- A note – bottle propping is not very safe because it increases the risk of aspiration of the milk. Again Netflix chose to not make a comment here
- Breastfeeding isn’t all or nothing – it can be alongside formula. And families, especially those with circumstances outside the ‘norm’, need support and understanding to reach their breastfeeding goals
- Breast milk is individual to each nursing relationship, it changes composition throughout the day and the lifetime of the nursing relationship. It changes according to illness, new places, sleep changes and more. There are also a number of hormones influencing baby’s development, all individually tailored.
- This info is incredibly relevant. Formula isn’t there as a substitute but could be for those who need it, and mums aren’t supported to breastfeeding goals because sometimes it is assumed formula is ‘as good’ or the same.
- Baby’s growth isn’t solely about weight gain! It’s about weight, height, brain size and percentage growth not just the single number.
- The signs of readiness for weaning are still not very well known – watching you eat isn’t one of them, they need to be able to stay upright, have lost the tongue thrust reflex and are able to co-ordinate putting something in their hand into their mouth. If they have reached those signs they also don’t need purees, but can start on finger foods.
- Food is important, it’s social, it gives us energy, so families can be very excited to start.
- Metals are important for brain development, so iron deficiency is a concern. Iron is stockpiled in the womb – about 4 months worth of stores – but there are things which can block this happening such as some medications the mother takes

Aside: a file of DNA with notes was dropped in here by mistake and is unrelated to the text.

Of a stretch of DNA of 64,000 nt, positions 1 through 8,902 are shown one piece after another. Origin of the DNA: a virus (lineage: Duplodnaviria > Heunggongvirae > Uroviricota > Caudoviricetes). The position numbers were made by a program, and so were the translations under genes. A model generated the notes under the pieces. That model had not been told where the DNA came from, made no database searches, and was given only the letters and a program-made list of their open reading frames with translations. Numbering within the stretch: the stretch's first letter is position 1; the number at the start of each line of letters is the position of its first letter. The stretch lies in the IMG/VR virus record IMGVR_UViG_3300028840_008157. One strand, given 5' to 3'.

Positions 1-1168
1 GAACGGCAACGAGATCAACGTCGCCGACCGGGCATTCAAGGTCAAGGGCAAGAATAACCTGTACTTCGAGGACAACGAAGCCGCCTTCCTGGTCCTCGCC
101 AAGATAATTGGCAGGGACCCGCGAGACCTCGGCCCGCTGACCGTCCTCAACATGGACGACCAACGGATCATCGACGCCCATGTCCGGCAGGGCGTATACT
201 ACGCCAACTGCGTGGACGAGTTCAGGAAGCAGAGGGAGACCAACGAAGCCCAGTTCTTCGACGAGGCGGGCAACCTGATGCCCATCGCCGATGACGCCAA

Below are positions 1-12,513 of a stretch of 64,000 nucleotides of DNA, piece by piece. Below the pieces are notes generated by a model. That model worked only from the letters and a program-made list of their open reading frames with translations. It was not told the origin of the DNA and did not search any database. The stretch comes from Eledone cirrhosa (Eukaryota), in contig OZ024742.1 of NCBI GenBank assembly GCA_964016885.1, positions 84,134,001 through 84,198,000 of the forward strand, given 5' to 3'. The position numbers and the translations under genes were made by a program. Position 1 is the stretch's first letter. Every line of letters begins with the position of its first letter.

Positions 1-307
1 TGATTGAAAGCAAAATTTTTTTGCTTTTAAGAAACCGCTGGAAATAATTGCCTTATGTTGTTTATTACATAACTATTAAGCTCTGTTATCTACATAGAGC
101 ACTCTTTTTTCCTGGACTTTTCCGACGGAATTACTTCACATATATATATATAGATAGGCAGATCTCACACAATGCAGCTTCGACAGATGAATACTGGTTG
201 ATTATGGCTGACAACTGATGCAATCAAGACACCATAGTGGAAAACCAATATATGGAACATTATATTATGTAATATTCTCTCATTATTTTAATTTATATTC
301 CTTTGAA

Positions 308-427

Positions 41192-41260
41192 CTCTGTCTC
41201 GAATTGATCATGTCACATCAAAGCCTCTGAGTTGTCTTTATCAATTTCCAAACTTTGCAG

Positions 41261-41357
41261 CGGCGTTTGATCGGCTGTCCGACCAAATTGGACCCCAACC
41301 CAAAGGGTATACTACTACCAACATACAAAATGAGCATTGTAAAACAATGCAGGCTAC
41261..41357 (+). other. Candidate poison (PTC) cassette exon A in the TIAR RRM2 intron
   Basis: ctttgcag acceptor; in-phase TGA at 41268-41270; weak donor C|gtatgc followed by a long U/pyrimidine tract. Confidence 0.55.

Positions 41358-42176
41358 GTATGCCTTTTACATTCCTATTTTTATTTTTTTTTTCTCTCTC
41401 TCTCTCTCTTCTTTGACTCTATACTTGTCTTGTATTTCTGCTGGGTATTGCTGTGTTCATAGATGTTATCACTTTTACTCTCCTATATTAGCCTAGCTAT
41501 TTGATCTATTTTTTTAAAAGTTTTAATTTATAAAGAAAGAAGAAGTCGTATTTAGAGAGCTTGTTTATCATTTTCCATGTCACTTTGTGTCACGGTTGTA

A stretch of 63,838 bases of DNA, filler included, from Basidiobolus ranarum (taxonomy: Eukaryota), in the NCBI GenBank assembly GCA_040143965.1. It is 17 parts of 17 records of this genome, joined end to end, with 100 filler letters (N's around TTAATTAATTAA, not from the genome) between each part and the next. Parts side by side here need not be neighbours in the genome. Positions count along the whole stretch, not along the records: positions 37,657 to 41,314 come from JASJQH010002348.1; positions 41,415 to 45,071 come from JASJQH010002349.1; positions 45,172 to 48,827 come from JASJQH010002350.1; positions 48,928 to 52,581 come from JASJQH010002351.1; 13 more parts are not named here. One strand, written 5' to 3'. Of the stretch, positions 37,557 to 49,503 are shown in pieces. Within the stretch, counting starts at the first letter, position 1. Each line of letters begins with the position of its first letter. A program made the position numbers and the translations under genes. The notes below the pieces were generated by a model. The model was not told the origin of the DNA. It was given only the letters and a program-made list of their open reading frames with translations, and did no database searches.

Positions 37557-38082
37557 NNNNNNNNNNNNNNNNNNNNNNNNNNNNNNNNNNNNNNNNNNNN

- Iron levels are related to memory development, so they tested memory in babies using an EEG measuring electrical activity in their brains
- They tested babies reactions to the sound of their mother’s voice and a stranger’s voice saying the same phrase. In babies with iron deficiency they were less able to differentiate between their mother’s voice and a stranger – a different memory response.
- Whilst it’s important to introduce foods with these important metals, is is also important to follow cues with babies and food, it should be fun experimenting
- Babies stick everything in their mouths 😂and this means microbes – which is good for the ecosystem in their gut
- Dr Lynch’s research showed that babies exposed to dogs and cats are protected from developing some immune diseases by studying the different microbes present in families with pets and without, and the medical development of babies in those families
- In homes with no pets there are less diversity of microbes and a higher chance of developing asthma in childhood. Dogs is the highest diversity and lowest chance of asthma